Published on: February 6, 2012
• The Lakeland Ledger
reports that a documentary film about the life and career of Publix founder George W. Jenkins has gone into production. The movie, tentatively titled “Mr. George,” is being funded by the Jenkins family, has the cooperation of Publix executives, and is scheduled to be completed by the end of the year.
• The Chicago Tribune
reports that beer manufacturers are fighting back from declining sales, “introducing craft beers and other spins on the classic beverage in a bid to recapture straying customers ... That brew's 6% alcohol content reflects Americans' growing thirst for drinks with more kick and perceived sophistication. Sales of both wine and hard liquor such as vodka, bourbon and whiskey are up 4% or more over the last year, helped in part by images in popular media.”
Other than enthusiasm for mixed drinks, the story says, “perhaps the biggest threat to mainstream brands is from craft or "micro" breweries that turn out beer honed by individual or a small group of brew masters in relatively small batches. It's beer's tie to the artisanal and slow-food movements, and it's increasingly popular.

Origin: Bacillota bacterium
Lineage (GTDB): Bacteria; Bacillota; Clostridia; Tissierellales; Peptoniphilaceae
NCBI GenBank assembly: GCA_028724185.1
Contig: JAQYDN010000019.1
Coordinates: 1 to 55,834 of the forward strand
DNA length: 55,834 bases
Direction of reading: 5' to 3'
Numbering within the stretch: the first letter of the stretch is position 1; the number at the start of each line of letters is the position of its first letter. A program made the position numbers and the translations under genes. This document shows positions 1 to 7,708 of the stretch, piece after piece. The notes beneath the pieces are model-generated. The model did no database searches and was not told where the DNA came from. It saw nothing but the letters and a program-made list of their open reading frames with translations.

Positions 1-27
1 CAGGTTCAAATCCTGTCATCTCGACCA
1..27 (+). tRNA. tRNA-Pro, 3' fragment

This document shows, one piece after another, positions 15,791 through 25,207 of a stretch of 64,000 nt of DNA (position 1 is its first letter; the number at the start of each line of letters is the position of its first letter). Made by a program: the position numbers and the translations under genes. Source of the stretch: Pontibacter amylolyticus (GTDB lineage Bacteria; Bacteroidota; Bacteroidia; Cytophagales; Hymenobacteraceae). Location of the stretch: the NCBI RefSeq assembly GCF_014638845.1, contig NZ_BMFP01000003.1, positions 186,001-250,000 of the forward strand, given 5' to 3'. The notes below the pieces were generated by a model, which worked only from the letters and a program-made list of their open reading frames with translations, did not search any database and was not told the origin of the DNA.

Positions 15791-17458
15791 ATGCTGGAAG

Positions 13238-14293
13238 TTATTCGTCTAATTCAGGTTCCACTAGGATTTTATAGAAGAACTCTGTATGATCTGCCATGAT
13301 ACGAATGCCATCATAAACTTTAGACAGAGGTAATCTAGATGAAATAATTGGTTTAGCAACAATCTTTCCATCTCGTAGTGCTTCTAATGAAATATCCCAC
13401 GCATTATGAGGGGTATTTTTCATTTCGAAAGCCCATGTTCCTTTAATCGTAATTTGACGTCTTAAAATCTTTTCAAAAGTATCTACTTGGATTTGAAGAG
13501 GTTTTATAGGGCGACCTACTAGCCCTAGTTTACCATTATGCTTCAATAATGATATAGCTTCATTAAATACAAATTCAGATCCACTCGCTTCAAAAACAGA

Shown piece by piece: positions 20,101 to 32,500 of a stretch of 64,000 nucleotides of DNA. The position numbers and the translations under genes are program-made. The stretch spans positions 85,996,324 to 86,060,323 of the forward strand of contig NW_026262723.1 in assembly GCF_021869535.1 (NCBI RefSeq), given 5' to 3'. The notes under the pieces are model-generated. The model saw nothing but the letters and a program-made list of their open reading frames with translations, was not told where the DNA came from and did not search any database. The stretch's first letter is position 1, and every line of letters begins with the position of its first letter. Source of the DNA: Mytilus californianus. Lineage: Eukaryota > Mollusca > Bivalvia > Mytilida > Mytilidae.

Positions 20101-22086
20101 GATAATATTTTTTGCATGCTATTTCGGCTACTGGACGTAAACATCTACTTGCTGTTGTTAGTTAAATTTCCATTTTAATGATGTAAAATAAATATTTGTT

“Of the 25 craft brewers that sell more than 100,000 barrels a year, each saw sales increase last year. Brewer D.G. Yuengling & Son Inc. of Pottsville, Pa., was up 16.9%, and Samuel Adams owner Boston Beer Co. scored an estimated 8% increase in shipments.
“Even the major companies are starting to turn out craft brews. Popular brand Blue Moon is made by MillerCoors, and at several Barney's Beanery locations it now outsells two of the company's mainstream labels, Miller Lite and Coors Light.”
• The Los Angeles Times
reports that McDonald’s “is reaching critical mass on a nearly decade-long, multibillion-dollar global renovation and rebuilding project it's betting will boost sales, traffic and brand perception. Restaurants undergoing simultaneous interior and exterior remodels are expected to see a 6% to 7% increase in same-store sales upon reopening, no matter where they are located.”
According to the story, “In the U.S., bright red, double mansard roofs are being swapped for a single yellow arch outside; inside, two- and four-top tables are being swapped for long, wide community tables, tall bar tables and more modern booths.”